Today's brides and grooms are more assertive about what they want for their ceremonies, and that can lead to clashes with the traditions of their family and culture
The rise of the Pinterest bride has transformed the modern wedding. People used to turn to planners or venue directors for guidance and acquiesce to their chequebook-wielding parents on everything else. Now, couples arm themselves with a cache of photographic inspiration for dresses, floral arrangements, flower crowns and welcome signs.
For Indian, Vietnamese, Persian, Jewish, Greek and an increasing number of ethnically mixed couples, however, the era of the Pinterest wedding has raised a thorny problem: Sometimes, tradition clashes with inspiration. Or, more accurately, with the inspiration boards.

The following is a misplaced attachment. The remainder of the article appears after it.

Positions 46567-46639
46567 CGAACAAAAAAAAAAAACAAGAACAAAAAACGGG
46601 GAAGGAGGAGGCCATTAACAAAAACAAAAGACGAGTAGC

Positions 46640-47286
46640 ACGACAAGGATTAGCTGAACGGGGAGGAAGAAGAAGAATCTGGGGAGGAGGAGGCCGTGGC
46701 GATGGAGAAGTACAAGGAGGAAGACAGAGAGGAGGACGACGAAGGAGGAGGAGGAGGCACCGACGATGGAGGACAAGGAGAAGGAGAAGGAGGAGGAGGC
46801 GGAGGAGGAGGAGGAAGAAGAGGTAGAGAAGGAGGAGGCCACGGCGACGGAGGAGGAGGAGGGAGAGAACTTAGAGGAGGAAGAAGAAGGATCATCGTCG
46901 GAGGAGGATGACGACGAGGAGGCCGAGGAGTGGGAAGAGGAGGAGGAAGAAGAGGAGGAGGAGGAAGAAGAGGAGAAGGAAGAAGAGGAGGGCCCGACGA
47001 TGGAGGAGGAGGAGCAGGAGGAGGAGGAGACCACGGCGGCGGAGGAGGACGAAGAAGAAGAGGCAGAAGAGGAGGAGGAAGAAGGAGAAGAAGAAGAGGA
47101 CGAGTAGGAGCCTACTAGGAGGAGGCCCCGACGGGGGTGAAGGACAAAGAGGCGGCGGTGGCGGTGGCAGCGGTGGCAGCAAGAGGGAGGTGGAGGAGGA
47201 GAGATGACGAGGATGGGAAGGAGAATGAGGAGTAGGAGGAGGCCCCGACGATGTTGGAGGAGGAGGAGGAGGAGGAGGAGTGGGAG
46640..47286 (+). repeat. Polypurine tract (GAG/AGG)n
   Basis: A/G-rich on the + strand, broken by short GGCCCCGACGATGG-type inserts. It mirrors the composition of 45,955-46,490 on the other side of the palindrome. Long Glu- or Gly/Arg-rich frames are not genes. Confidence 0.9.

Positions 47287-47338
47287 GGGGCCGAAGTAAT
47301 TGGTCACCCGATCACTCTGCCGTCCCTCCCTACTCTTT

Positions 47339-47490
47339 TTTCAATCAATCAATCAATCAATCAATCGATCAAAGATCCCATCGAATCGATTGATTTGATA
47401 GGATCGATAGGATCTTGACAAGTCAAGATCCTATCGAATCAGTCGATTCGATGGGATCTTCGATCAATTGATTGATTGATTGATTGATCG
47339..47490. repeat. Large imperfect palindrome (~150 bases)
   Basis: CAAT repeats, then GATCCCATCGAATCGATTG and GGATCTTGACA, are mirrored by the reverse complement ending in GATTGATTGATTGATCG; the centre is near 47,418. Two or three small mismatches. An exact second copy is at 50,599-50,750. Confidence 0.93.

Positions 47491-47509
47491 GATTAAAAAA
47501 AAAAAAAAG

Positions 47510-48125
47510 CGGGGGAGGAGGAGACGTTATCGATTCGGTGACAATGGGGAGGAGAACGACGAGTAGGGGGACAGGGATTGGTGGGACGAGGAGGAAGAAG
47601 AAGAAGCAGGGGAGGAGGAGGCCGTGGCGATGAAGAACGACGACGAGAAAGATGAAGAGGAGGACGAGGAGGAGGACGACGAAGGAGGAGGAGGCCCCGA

Multicultural couples “don’t want their parents’ wedding”, says planner Christine Godsey of Washington, DC-based firm Engaging Affairs.
While they’re at it, they don’t want their parents’ house of worship, 500-person guest list or 26-item buffet, either.
This year, Indian, Persian and Greek alike – are going the rustic route, choosing wooded venues, farmhouse tables and natural elements, and imposing bans on the red-and-gold hues associated with weddings in their motherlands. They’ve scaled back guest lists to 100 or 200, which can seem tiny compared with the weddings of just a few years ago.
Old-world rituals still matter to couples, but Godsey’s clients tell her, mostly because they are important to their parents.
But as couples drop some rituals, scale back guest lists and seek one-of-a-kind experiences, wedding coordinators have been able to ease differences between couples and their parents – and to explain to parents when their ideas won’t fit into the vision.